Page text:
RFC: Avoiding #warning (C/C++ preprocessor extension)

Adriaan de Groot groot at kde.org
Mon Oct 31 21:42:50 GMT 2005

On Monday 31 October 2005 21:26, Nicolas Goutte wrote:
> On Monday 31 October 2005 00:13, Jaroslaw Staniek wrote:
> > Olivier Goffart said the following, On 2005-10-31 00:16:
> > > All of this is correct.
> > > Anyway, #warning are just temporary code,  and they should be removed
> > > before the release.
> > > A good code compiles without warnings at all.
> > >
> > > We should not simply remove the #warning line,  but also fix the code.
> >
> > Yes, so I asked about a way to replace #warning with something similar
> > but allowing the code to compile.

The issue is that @todo's are much easier to ignore than #warnings. You don't 
see the @todo _at all_ unless you either (a) grep for them (b) look on EBN 
(c) generate apidox yourself.

> > > This is a bit different: @todo are placed in header, and not directly
> > > in the code they show.
> >
> > Could there be a problem with placing them directly in the code? We're
> > already using doxygen in the code, in particular, @internal
> If it has not changed in the meantime, only headers are parsed for the
> on-line Doxygen documentation.
> If it is not there as @todo, it is not much of an alternative.

Doxygen processes *.h, *.cc, *.cpp and more; this is not an issue (for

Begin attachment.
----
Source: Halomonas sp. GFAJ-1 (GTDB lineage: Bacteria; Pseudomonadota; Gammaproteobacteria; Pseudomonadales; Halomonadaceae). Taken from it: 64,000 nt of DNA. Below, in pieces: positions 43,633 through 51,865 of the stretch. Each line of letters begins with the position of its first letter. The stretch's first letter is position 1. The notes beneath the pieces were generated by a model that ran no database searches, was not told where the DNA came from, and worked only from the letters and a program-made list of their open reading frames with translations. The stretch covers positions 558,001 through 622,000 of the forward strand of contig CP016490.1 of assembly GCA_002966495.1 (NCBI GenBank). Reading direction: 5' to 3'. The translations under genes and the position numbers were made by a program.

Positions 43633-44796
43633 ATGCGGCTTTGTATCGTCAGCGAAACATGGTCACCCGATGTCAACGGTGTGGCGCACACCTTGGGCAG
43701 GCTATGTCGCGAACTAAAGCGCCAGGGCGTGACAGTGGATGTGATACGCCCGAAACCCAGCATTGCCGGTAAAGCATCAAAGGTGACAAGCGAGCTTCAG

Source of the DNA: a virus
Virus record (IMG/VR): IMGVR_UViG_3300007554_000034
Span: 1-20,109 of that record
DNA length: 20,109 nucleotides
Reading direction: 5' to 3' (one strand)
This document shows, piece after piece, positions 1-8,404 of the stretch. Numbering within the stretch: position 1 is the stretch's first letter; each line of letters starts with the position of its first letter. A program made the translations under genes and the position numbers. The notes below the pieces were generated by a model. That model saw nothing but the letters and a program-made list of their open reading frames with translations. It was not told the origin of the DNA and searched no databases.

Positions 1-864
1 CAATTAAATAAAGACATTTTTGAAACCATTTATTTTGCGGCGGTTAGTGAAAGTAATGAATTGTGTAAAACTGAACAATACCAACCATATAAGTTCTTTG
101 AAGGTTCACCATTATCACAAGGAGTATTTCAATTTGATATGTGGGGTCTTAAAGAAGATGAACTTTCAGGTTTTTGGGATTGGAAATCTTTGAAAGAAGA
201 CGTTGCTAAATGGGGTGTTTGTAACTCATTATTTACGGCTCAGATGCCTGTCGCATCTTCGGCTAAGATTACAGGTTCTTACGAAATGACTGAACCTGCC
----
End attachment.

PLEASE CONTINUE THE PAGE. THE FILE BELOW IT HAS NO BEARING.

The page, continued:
instance, for internal dox you can put them in the .cpp file). Running the 
following (stick it in a C++ file) through Doxygen does generate a sensible 
todo entry:

/** Bar class. */
class bar {
/** Do foo() */
int foo()
        int i;
        /** @todo Defrobnicate */
        int j;
        return j;

} ;

> > > also #warning are generally used for more important things, while @todo
> > > may be long terms.
> > > There is also a flag to make all warnings act like fatal error, to
> > > force to fix them.
> >
> > So what about @warning ?

That's just moving the problem around. Instead of developers not looking at 
the @todo page, we'll have developers not looking at the @warning page. 
Remember, the trick is to irritate developers sufficiently to get them to fix 
things, but not to irritate them too much -- witness recent apidox blog 

To put a positive twist on things: hypothetically the #warnings are put there 
by developers who want to remember to do something; they should be watching 
for developments in their code _anyway_, and the @todo list is a more general 
and more flexible way to do it. So they'll be looking at the @todo list 
_anyway_. (Note, though, that the @todo list is generated per Doxygen 
invocation, which is probably per-directory).

These are your friends - Adem
    GPG: FEA2 A3FE Adriaan de Groot

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